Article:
David Dietz and Craig Werner

Research led by David Dietz, PhD, left, and Craig T. Werner, PhD, has revealed important discoveries about the neurobiological mechanisms behind relapse in drug addiction.

Class of Proteins May Curb Drug-Seeking Behaviors

Published September 13, 2018

A preclinical study conducted by researchers in the Department of Pharmacology and Toxicology has shown for the first time that a class of proteins are important in the neurobiology of relapse or drug-seeking behaviors.

“When we reversed what cocaine does to the brain, by reversing Smurf1 levels, the animals reduced their drug-seeking behaviors.”
Associate professor and chair of pharmacology and toxicology

Molecular Changes in Brain Focus of Study

Published online in July in Biological Psychiatry, the research reveals important new information about the molecular changes that occur in the brain when an individual takes cocaine, and how these molecules can be targeted to reduce drug-seeking behaviors during withdrawal.

“One of the greatest challenges with addiction is the persistent vulnerability to relapse,” says Craig T. Werner, PhD, first author on the paper and a postdoctoral associate in the Department of Pharmacology and Toxicology.

“We know that relapse rates have remained very stable despite many medical advancements, so the big question is, how can we better understand drug addiction so that we can reduce the risk of relapse?,” he adds. “We wanted to look at withdrawal and to see what happens in the brain that maintains these relapse behaviors.”

Werner is a researcher in the laboratory of David Dietz, PhD, senior author and chair of pharmacology and toxicology.

Proteins Changed in Diseased States

The publication focuses on a class of proteins known as E3 ubiquitin ligases, which work by tagging other proteins to be degraded.

“We are the first group to look at this class of proteins in drug addiction,” says Werner, noting that this class of proteins regulates the degradation of specific sets of other proteins in a highly selective manner.

“If you indirectly affect a protein through one of these E3 ubiquitin ligases, you can modulate a signaling pathway without targeting it directly.”

What is also exciting about these proteins, Werner says, is that they are changed in disease states.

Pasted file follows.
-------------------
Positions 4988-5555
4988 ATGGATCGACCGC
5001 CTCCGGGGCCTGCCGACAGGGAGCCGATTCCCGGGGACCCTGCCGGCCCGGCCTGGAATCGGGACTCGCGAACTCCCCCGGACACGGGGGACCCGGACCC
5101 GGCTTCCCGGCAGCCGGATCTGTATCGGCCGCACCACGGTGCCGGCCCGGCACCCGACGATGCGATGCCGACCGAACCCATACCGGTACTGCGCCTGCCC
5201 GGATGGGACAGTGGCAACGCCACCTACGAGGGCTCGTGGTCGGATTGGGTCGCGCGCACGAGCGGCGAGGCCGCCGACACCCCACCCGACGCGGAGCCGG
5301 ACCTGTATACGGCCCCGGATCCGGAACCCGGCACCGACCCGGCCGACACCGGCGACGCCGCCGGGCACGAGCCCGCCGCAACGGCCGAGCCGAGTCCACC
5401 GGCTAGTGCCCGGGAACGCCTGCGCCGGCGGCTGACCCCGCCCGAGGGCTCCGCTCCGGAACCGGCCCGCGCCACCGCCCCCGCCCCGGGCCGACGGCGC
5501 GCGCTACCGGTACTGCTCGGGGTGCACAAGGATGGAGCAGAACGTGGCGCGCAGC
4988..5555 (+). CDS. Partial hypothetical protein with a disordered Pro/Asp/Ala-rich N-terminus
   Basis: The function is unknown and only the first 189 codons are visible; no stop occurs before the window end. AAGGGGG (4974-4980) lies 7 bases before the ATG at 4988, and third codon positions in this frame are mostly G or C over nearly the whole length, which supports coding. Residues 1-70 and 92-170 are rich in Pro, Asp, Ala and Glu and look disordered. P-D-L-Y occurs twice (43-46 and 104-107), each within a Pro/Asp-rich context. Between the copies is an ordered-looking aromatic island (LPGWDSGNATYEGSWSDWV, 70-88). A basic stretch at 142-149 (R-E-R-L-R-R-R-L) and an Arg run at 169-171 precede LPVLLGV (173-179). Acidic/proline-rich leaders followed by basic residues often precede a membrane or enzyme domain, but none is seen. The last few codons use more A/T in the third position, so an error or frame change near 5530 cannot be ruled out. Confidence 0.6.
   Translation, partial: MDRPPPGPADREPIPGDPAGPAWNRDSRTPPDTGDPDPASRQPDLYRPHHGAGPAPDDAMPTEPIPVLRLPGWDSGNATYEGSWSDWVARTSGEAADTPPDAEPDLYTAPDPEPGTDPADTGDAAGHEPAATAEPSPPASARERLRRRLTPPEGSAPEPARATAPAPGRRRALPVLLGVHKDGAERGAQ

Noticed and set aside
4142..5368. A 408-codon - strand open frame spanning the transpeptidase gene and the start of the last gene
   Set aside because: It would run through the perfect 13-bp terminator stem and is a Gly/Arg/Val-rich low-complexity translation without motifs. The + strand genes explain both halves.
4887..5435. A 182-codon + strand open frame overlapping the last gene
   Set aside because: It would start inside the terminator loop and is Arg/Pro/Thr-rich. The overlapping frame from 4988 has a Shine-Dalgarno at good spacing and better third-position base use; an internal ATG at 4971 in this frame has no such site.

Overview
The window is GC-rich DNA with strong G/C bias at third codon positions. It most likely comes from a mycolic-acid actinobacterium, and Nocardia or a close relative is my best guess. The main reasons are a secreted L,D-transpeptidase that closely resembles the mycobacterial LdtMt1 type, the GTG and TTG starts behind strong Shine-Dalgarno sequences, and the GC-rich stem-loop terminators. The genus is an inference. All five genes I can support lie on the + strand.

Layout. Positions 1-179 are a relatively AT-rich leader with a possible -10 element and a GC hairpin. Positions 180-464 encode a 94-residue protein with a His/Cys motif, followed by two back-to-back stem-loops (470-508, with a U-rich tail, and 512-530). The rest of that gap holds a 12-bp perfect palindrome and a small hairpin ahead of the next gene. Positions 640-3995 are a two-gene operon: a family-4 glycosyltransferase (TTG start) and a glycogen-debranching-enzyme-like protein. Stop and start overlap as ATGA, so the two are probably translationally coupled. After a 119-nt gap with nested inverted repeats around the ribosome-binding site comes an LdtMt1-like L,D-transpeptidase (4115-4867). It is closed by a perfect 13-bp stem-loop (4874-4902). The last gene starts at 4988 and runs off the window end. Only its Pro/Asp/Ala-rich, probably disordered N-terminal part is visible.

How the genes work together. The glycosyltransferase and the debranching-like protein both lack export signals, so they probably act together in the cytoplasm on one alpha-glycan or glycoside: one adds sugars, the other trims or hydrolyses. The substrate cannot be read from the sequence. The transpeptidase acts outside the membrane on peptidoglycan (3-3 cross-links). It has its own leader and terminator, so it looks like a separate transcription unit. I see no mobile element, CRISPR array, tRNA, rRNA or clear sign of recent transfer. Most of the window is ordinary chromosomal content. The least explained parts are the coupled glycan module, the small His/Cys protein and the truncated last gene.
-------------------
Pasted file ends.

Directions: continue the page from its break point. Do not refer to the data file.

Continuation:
“So the goal is to figure out how to return expression back to what they are in non-disease states, or in this case, how to return the neuroadaptations back to the non-addicted state,” he explains.

Smurf1 Maintains Vulnerability to Relapse

The targeted protein they studied is known as Smurf1, short for Smad ubiquitinylation regulatory factor 1.

Werner and his colleagues found that cocaine addiction in lab animals caused a decrease in Smurf1 and that after addiction, during the withdrawal period when the animals were deprived of cocaine, there was a reduction in Smurf1 protein.

“We think the cell uses this protein, and those that it interacts with, to maintain vulnerability to relapse,” he says.

“So we hypothesized that if we increased Smurf1, we could make the animals less vulnerable to relapse and actually reduce cocaine-seeking behavior,” Werner adds.

Neurobiological Mechanisms of Relapse Shown

When the researchers used viral gene therapy to overexpress Smurf1 in the animals after they had been exposed to cocaine, it reduced the relapsing behavior.

“When we reversed what cocaine does to the brain, by reversing Smurf1 levels, the animals reduced their drug-seeking behaviors,” Dietz explains.

The research is essential because it reveals the neurobiological mechanisms behind relapse, a process that is not well understood.

The researchers say the next step is to conduct more studies on the role of Smurf1 in addiction and other proteins in this class with the hope that such studies will provide the foundation for an effective therapeutic intervention for drug addiction.

National Institutes of Health Funds Study

The National Institutes of Health funded the research.

Co-authors from the Department of Pharmacology and Toxicology are:

  • Amy M. Gancarz, PhD; a former postdoctoral scholar; currently an assistant professor at California State University, Bakersfield
  • Pedro H. Gobira, PhD, postdoctoral associate; visiting scholar from University of São Paulo, Brazil
  • Jun-Xu Li, MD, PhD, associate professor
  • Jianfeng Liu, PhD, postdoctoral associate
  • Jennifer A. Martin, doctoral student
  • Swarup Mitra, PhD, postdoctoral associate
  • Shruthi A. Thomas, master’s student
  • Zijun Wang, PhD, former postdoctoral associate; currently a postdoctoral associate in physiology and biophysics

Other UB co-authors are:

Rachael L. Neve, PhD, director of the Gene Technology Core at Massachusetts General Hospital, is also a co-author.